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Mary And The Witch’s Flower (Meari to Majo no Hana)

Japanese sensibility, British accent. The first animated feature from Studio Ponoc, created by people previously working at Ghibli, is fine, elegant and moving. But there's also a problem with it. A very British problem! In cinemas Friday, May 4th.

Yonebayashi managed to carve out a career for himself as an animator at Studio Ghibli so successfully that he became one of the few employees not only to graduate to directing features there (Arietty/Kari-gurashi no Arietti/2010; When Marnie Was There/Omoide no Mani/2014) but also to receive consistent critical acclaim for them. So there’s great excitement that he should have quit Ghibli and formed his own animation company Studio Ponoc from which Mary And The Witch‘s Flower is the first release. Yonebayashi seems to be carving out a territory all his own. Like Ghibli’s Howl’s Moving Castle/Hauru no Ugoku Shiro/Hayao Miyazaki/2004), on which he worked as a key animator, Yonebayashi’s three films as director are all adaptions of children’s books by English women writers (Mary Norton for Arietty from her Borrowers series, Joan G.Robinson for Marnie and Mary Stewart for Mary) and he appears to warm to such material.

Mary And The Witch’s Flower is set in and around a village in Shropshire where Mary lives with her ageing Aunt Charlotte. Following black and grey cats named Tib and Gib through a forest, she discovers a strange flower which, it turns out, is called fly-by-night and can grant her the powers of a witch. As in Ghibli’s marvellous Kiki’s Delivery Service/Majo no Takkyubin (Hayao Miyazaki, 1989) there are no evil undertones to witchcraft here, it’s more about flying around on a broomstick and dealing with herbs, flowers and medicines. Mary’s flying takes her to Endor College run by Madame Mumblechook and home to demented scientist Doctor Dee who, when they learn Mary knows the whereabouts of the extremely rare fly-by-night, suddenly become very interested in her. Then one of the cats and its owner Peter, a boy about her own age from the village, mysteriously disappear…

Leaving aside for a paragraph the issue of the less than satisfactory English language dub, this is a splendid children’s adventure with sympathetic child characters, likeable adults and dastardly villains, like the sort of book I would read years ago as a kid. But it’s not a book, it’s a drawn animated movie and the pleasures of this medium are very different – hurtling through the skies or across the land and sea on a broomstick, seeing animals transformed into hideous mutations of their true selves thanks to a magical version of genetic modification, following a black cat who (passing a fallen tree trunk) changes from black to grey and back again – something for which there is a completely rational explanation, i.e. there are two cats, one black, one grey, although you haven’t yet been shown that fact. Other elements include a witches and wizards school which, although part of Mary Stewart’s book (The Little Broomstick) that was first published back in 1971, will resonate with today’s fans of the Harry Potter franchise. Viewers will marvel at visual detail which looks particularly impressive on a really big screen.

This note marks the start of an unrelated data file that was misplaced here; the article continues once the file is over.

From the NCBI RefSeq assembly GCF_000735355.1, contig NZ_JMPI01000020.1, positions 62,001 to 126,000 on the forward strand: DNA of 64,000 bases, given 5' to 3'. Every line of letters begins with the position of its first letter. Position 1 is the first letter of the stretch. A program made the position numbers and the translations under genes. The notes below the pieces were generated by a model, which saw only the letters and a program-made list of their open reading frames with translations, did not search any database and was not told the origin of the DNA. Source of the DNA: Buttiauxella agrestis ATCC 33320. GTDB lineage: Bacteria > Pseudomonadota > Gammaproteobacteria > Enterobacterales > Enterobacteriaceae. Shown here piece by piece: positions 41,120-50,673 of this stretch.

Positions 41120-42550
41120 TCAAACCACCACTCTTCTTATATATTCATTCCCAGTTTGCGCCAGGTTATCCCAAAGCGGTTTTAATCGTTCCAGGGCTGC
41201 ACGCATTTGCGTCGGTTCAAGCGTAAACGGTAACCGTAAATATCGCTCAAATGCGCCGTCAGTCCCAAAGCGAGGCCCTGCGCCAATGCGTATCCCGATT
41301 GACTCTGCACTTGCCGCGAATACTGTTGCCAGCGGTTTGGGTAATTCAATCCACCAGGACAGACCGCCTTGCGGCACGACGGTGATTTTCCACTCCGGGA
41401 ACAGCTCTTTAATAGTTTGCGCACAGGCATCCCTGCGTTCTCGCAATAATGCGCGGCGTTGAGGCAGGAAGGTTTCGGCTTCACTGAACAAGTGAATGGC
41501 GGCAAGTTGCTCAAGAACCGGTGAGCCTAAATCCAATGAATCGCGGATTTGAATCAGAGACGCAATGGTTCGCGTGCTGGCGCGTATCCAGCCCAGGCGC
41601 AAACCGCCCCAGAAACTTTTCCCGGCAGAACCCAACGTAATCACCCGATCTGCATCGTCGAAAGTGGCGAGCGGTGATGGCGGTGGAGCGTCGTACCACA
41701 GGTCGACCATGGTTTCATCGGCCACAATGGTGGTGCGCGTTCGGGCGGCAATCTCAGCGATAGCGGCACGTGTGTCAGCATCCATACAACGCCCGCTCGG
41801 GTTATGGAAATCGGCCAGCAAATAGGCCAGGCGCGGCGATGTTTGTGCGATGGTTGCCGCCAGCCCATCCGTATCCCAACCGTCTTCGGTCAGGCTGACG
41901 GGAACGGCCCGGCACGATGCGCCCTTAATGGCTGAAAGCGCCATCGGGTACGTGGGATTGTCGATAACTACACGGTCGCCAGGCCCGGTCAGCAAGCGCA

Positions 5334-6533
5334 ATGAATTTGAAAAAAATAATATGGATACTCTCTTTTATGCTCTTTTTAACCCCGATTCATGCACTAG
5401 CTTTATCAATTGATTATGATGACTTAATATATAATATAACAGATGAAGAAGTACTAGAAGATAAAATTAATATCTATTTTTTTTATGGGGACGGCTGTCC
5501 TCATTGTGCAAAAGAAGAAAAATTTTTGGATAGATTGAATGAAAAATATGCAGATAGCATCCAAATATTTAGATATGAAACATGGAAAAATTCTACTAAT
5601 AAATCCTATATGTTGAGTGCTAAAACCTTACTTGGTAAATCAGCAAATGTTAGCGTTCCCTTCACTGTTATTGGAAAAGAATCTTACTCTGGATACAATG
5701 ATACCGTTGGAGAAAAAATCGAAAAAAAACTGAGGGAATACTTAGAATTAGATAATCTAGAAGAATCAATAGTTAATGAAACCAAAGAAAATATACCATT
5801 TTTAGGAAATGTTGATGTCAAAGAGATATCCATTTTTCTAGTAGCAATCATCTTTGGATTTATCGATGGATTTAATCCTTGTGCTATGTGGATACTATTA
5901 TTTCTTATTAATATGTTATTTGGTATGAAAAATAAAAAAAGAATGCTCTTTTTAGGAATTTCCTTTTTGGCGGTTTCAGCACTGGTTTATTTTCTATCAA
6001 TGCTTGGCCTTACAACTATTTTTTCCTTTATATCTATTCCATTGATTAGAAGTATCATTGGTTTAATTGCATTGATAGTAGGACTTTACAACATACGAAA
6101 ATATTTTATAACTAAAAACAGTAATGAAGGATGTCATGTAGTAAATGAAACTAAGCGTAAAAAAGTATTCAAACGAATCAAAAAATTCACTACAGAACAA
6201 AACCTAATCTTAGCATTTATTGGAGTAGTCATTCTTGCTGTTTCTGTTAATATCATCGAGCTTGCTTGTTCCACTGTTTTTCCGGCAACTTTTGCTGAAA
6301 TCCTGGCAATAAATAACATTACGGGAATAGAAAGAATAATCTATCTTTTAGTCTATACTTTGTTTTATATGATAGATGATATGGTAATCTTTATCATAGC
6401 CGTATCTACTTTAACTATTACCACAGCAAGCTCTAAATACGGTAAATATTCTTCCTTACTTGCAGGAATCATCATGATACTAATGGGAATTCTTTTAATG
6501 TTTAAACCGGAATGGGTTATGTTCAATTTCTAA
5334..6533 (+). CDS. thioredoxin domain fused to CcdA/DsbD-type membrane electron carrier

There’s a perception in the UK, right or wrong, that the market for watching films like this subtitled in their original language is very small. Mary is, after all, a children’s film and it seems not unreasonable to want it to reach the largest children’s/family audience possible. That poses a massive problem in the case of this particular film though. Even though Yonebayashi’s films are adaptations of English-based stories, these are stories seen through Japanese eyes and told in the Japanese language with its very different vocal rhythms. If you’re going to dub into English, you need to take account of that and make it work. You need a strong cast and a really good English language dubbing director who understands all that and can guide the actors through it. [It can be done, as Ghibli’s superb in-house English dub of Only Yesterday/Omohide Poro Poro (Isao Takahata, 1991) demonstrates.]

But the English dub of Mary is pretty poor and pales behind the much more captivating Japanese subtitled version (which we’d give **** rather than **1/2). That’s something of a tragedy. While the Japanese subtitled version (if you can find it playing anywhere) is a breathtaking, dirty ride, the English language dubbed version, while quite likeable and possessing the considerable virtue of Shropshire accents, has lost the dirty qualities that make the film magical. This latter version may make you wonder what all the fuss is about and consequently not bother with the inevitable Blu-ray/DVD release (which will almost certainly contain the far superior subbed version as well).

Mary And The Witch’s Flower is out in the UK on Friday, May 4th. Watch the subtitled trailer here:

And compare it with the dubbed one:

By Jeremy Clarke - 02-05-2018

Jeremy Clarke has been writing about movies in various UK print publications since the late 1980s as well as online in recent years. He’s excited by movies which provoke audiences, upset convent...

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